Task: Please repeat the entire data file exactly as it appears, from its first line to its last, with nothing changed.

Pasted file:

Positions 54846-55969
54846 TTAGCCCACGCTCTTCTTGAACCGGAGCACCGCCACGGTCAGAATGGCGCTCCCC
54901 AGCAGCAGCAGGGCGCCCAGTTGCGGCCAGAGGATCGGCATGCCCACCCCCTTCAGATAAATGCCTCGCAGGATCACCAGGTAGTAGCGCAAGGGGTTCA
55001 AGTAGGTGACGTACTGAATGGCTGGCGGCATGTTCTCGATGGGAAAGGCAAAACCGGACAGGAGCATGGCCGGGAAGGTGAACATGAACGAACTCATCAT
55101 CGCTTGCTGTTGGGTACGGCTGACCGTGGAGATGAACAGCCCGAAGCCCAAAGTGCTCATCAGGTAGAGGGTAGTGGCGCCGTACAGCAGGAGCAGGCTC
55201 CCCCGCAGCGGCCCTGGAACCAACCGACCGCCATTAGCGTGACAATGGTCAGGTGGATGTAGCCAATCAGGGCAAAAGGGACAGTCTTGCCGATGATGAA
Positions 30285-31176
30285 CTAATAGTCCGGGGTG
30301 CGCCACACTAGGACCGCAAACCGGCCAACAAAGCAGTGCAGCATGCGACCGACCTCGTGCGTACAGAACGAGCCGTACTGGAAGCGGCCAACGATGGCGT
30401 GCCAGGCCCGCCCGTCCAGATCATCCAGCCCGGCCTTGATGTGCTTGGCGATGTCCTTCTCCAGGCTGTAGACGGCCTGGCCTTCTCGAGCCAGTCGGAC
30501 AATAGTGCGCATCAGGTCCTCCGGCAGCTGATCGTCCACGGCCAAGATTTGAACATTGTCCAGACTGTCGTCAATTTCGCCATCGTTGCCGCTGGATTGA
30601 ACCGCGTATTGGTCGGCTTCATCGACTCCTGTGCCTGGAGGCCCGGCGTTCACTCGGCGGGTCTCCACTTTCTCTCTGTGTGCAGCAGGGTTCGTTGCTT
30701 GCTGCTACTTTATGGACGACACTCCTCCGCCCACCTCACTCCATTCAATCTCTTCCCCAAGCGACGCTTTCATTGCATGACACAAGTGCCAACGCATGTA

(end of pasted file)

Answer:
Positions 54846-55969
54846 TTAGCCCACGCTCTTCTTGAACCGGAGCACCGCCACGGTCAGAATGGCGCTCCCC
54901 AGCAGCAGCAGGGCGCCCAGTTGCGGCCAGAGGATCGGCATGCCCACCCCCTTCAGATAAATGCCTCGCAGGATCACCAGGTAGTAGCGCAAGGGGTTCA
55001 AGTAGGTGACGTACTGAATGGCTGGCGGCATGTTCTCGATGGGAAAGGCAAAACCGGACAGGAGCATGGCCGGGAAGGTGAACATGAACGAACTCATCAT
55101 CGCTTGCTGTTGGGTACGGCTGACCGTGGAGATGAACAGCCCGAAGCCCAAAGTGCTCATCAGGTAGAGGGTAGTGGCGCCGTACAGCAGGAGCAGGCTC
55201 CCCCGCAGCGGCCCTGGAACCAACCGACCGCCATTAGCGTGACAATGGTCAGGTGGATGTAGCCAATCAGGGCAAAAGGGACAGTCTTGCCGATGATGAA
Positions 30285-31176
30285 CTAATAGTCCGGGGTG
30301 CGCCACACTAGGACCGCAAACCGGCCAACAAAGCAGTGCAGCATGCGACCGACCTCGTGCGTACAGAACGAGCCGTACTGGAAGCGGCCAACGATGGCGT
30401 GCCAGGCCCGCCCGTCCAGATCATCCAGCCCGGCCTTGATGTGCTTGGCGATGTCCTTCTCCAGGCTGTAGACGGCCTGGCCTTCTCGAGCCAGTCGGAC
30501 AATAGTGCGCATCAGGTCCTCCGGCAGCTGATCGTCCACGGCCAAGATTTGAACATTGTCCAGACTGTCGTCAATTTCGCCATCGTTGCCGCTGGATTGA
30601 ACCGCGTATTGGTCGGCTTCATCGACTCCTGTGCCTGGAGGCCCGGCGTTCACTCGGCGGGTCTCCACTTTCTCTCTGTGTGCAGCAGGGTTCGTTGCTT
30701 GCTGCTACTTTATGGACGACACTCCTCCGCCCACCTCACTCCATTCAATCTCTTCCCCAAGCGACGCTTTCATTGCATGACACAAGTGCCAACGCATGTA